The importance of offering living space involves both visiting and residential faculty. One of the cardinal characteristics of the work cycle of a research and teaching center is fluidity — but if faculty must dwell miles away from the Center, the effects of working odd hours on their family and social lives would begin to erode the flexibility of the Center (“flexibility” being especially important for a technologically-oriented research and teaching facility).
Were the timing (and realities!) different, it would have been a spectacular opportunity to work out an arrangement with Union Seminary in New York City. Office space and housing may be at a premium in Durham, as they surely are in New Haven (though YDS has unused bulding space), Cambridge, DC/Northern Virginia, Atlanta, the Bay area, and Los Angeles. Rochester NY might make a powerful combination of possible facilities, cost, and cultural setting.
The ideal Center will have a core residential faculty of from two to four theologians and one technologist. These would provide the continuity, the human repository of experience, discernment, and transmission for the Center's functions, ensuring that the Center (part of whose work it would be to not know exactly what it’s doing) would not be assembling every year, every semester, as a team of possibly-mismatched or oddly-matched blind dates, but would form a smoothly-cooperating core to buffer differences among visiting faculty and facilitate (and pass along the benefits of) effective research when visiting faculty pursue divergent research agendas, or encounter discordant personalities.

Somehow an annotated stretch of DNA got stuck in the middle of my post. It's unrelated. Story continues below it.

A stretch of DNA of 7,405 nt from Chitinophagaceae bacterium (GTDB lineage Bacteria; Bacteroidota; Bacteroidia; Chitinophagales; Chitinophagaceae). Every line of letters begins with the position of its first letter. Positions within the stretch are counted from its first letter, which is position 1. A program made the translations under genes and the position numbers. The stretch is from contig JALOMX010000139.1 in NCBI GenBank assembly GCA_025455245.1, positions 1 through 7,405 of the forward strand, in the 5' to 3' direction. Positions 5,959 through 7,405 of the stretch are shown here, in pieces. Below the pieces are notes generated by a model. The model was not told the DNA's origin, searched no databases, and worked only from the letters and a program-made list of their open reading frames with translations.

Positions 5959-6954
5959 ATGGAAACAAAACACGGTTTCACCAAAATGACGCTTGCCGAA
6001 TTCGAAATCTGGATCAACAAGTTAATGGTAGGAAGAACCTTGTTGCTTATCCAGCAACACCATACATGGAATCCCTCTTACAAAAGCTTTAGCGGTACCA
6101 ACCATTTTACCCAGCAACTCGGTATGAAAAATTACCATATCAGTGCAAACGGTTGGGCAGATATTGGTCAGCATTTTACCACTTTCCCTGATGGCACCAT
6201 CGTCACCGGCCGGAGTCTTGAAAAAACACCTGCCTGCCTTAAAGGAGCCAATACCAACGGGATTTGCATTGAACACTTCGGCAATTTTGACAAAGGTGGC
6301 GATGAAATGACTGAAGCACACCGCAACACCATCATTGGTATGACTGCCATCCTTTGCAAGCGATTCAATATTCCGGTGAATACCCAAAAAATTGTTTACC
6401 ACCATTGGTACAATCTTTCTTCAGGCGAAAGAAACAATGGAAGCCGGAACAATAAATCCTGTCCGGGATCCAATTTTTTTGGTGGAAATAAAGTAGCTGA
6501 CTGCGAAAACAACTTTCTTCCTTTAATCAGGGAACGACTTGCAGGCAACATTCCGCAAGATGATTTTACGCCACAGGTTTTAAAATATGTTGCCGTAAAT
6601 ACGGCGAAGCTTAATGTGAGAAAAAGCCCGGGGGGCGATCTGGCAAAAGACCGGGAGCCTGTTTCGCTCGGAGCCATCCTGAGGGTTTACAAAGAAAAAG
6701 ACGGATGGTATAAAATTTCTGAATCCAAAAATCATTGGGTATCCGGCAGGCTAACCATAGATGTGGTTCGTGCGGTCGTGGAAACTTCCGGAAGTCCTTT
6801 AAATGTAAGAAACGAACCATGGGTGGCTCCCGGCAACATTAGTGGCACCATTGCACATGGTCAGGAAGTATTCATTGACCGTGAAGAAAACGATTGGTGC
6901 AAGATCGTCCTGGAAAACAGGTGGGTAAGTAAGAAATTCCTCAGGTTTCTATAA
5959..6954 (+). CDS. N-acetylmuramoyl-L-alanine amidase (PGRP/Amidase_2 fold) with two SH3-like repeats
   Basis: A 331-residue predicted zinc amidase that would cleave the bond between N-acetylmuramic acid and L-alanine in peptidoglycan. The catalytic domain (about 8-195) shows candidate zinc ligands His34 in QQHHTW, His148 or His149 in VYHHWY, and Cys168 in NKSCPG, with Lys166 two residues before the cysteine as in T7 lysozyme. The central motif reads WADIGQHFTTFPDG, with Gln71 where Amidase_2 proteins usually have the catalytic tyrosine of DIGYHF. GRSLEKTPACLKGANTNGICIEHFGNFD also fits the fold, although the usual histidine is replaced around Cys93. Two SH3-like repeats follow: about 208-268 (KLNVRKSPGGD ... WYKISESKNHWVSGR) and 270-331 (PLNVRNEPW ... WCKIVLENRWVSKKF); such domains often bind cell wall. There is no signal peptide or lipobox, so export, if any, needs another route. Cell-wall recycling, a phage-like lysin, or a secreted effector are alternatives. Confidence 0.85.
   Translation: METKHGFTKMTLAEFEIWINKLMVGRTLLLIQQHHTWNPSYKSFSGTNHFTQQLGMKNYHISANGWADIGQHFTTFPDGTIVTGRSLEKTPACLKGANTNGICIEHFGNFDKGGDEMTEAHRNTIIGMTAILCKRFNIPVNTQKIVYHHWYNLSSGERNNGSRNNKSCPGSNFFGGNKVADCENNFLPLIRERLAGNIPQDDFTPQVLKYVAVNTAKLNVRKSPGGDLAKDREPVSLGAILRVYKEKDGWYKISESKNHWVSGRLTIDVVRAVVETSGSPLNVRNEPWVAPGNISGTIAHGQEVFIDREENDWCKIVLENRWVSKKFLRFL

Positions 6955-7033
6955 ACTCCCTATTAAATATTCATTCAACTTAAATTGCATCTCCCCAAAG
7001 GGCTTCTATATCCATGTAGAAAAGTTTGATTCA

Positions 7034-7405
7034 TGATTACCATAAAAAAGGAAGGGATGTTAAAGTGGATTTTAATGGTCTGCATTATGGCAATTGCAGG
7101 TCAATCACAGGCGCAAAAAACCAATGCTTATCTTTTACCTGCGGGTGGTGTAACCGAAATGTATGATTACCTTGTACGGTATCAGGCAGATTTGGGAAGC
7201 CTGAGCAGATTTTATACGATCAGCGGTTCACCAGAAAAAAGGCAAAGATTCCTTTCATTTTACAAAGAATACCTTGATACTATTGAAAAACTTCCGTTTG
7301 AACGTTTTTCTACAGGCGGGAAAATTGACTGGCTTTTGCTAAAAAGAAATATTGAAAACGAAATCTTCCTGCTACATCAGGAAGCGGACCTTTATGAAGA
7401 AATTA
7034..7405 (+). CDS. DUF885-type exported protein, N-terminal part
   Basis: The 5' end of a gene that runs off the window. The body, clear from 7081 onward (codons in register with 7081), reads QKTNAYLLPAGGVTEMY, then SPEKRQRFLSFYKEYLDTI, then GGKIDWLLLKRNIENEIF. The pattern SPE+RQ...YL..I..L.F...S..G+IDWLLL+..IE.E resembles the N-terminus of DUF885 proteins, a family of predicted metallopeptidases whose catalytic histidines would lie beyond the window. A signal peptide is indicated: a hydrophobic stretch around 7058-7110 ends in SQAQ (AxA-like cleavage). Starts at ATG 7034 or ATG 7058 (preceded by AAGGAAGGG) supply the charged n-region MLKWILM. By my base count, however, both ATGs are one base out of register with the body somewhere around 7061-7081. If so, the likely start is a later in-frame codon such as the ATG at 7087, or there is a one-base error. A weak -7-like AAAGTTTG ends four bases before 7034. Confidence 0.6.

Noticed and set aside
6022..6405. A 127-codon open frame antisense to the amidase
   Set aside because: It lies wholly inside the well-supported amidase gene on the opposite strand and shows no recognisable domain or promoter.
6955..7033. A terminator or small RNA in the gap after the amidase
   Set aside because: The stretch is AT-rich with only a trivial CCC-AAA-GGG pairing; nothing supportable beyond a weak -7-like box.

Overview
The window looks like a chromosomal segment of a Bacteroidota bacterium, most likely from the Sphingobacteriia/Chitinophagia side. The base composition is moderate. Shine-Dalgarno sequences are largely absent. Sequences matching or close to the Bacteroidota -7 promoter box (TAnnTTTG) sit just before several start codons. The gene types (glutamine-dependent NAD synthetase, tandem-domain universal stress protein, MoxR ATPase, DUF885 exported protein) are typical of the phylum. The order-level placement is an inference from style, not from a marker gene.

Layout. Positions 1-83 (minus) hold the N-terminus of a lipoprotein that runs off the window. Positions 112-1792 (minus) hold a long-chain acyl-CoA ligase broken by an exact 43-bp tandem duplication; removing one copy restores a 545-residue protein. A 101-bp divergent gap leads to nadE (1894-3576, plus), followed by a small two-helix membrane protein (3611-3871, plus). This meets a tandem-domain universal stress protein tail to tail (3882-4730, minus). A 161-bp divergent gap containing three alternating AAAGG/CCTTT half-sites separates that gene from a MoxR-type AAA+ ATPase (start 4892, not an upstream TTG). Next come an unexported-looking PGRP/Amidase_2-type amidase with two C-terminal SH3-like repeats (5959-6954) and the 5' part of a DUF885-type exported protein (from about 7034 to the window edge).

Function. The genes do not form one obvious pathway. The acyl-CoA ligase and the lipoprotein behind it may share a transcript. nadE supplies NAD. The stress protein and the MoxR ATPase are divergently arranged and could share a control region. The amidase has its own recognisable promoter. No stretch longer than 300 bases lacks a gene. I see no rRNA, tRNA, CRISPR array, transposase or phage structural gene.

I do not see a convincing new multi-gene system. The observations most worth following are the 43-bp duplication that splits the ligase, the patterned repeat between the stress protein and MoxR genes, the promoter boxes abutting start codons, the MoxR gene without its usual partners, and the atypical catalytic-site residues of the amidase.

The residential faculty would draw from distinct theological domains, to the extent possible, although they would need to work comfortably with one another. They would, in other words, share a sense of mission relative to engaging the intersection of emergent technologies with the study and practice of religious traditions, while engaging that mission from various disciplines in their studies.
The residential technologist would concentrate on overseeing the Center’s relationship with technologies it has already adopted, and also keeping an eye on the technological horizon for further possibilities. Her job would not involve introductory hand-holding, for the most part (that would more cost-effectively fall to work-study students), but would probably involve mediating the Center’s experimentation with and adoption of new technologies. This would be a great job for a classic geek, provided that he understood the cooperative dimension of the position (and did not exploit it as a venue for self-interested gadget-chasing).
The Center would need staffing including a Director (which position might fall to one of the residential faculty), office manager, and a variety of assistants (some of whom might be drawn from local seminaries, colleges, and universities). The staff would exercise the leadership in bringing order to the research plans of residential and visiting faculty, their schedules, travel plans, the presentations and teaching work of the Center’s site, budget, supplies, and so on. The staff are the sensible people who sustain the diesseitigkeit of the Center’s visionary work. While the faculty’s feet may not always stay on the ground, the staff keep the faculty’s ankles within reach.